This paper explores Lev 24:10–23 from the perspective of the outsider. By looking at the story of the so-called blasphemer, I bring up the issues of community boundaries that affect the way he is portrayed. How the narrative describes this person introduces tensions between him and the community. First, I explore the exegetical problems that surround the fight between this man and an Israelite, showing that there is more here than just a wayward or malicious person cursing the deity of the community. Second, I look at the divine speech because one possible interpretation is that the deity, Yhwh, allows for the possibility of the community worshiping other gods. This issue complicates the mainstream interpretation that depicts the mestizo as a “blasphemer.” Since Yhwh accepts worship of other gods, the boundaries between insiders and outsiders are not well defined; in this context, issues of justice are part of the story and the man’s gruesome fate.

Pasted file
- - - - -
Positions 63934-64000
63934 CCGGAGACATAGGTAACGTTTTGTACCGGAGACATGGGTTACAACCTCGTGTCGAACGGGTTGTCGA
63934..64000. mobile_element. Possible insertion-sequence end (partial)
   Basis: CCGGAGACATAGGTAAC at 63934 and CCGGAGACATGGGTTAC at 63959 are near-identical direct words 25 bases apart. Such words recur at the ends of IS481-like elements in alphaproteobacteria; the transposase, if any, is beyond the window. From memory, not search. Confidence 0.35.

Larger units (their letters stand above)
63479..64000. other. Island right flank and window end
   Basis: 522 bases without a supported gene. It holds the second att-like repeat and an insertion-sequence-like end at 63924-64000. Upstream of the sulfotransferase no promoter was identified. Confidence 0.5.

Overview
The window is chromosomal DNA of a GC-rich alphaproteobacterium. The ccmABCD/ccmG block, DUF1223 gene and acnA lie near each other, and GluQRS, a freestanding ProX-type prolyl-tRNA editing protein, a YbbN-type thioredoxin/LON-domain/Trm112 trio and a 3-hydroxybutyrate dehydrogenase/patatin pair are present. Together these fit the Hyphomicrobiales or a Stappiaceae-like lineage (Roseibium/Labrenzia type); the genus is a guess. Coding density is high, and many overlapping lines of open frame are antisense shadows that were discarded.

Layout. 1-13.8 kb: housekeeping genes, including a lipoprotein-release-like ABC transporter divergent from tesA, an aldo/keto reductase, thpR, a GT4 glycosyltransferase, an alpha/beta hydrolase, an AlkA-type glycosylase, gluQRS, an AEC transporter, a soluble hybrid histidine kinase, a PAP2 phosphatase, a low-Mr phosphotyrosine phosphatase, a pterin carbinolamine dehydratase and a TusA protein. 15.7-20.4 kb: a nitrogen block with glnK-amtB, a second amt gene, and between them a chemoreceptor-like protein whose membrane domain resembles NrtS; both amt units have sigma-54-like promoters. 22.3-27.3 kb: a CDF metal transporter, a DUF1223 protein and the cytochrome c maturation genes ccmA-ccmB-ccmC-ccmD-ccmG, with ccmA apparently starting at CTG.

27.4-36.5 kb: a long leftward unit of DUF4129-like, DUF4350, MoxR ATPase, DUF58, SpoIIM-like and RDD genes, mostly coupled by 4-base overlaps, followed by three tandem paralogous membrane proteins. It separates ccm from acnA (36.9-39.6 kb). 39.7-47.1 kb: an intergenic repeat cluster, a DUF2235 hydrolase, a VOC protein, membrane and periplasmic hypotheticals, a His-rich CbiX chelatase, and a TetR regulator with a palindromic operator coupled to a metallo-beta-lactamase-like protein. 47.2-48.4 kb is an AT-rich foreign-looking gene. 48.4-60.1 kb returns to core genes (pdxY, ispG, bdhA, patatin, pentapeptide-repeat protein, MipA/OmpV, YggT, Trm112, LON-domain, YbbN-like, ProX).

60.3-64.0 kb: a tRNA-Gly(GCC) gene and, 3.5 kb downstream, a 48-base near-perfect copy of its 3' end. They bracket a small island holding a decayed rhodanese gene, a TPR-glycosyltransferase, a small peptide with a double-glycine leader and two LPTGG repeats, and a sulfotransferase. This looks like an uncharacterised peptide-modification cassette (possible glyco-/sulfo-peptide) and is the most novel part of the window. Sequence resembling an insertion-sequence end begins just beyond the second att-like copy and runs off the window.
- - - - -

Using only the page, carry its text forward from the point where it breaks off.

After considering the biblical text, I will explore a recent case where an outsider pays for the consequences of misspeaking and ends up deported to his homeland. I establish an initial dialogue between the biblical story and that of a Bangladeshi native to see how these stories complement each other. The connection critiques the traditional readings of the Leviticus narrative that do not pay attention to the portrayal of the mestizo in it.


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pp. 89-102
Launched on MUSE
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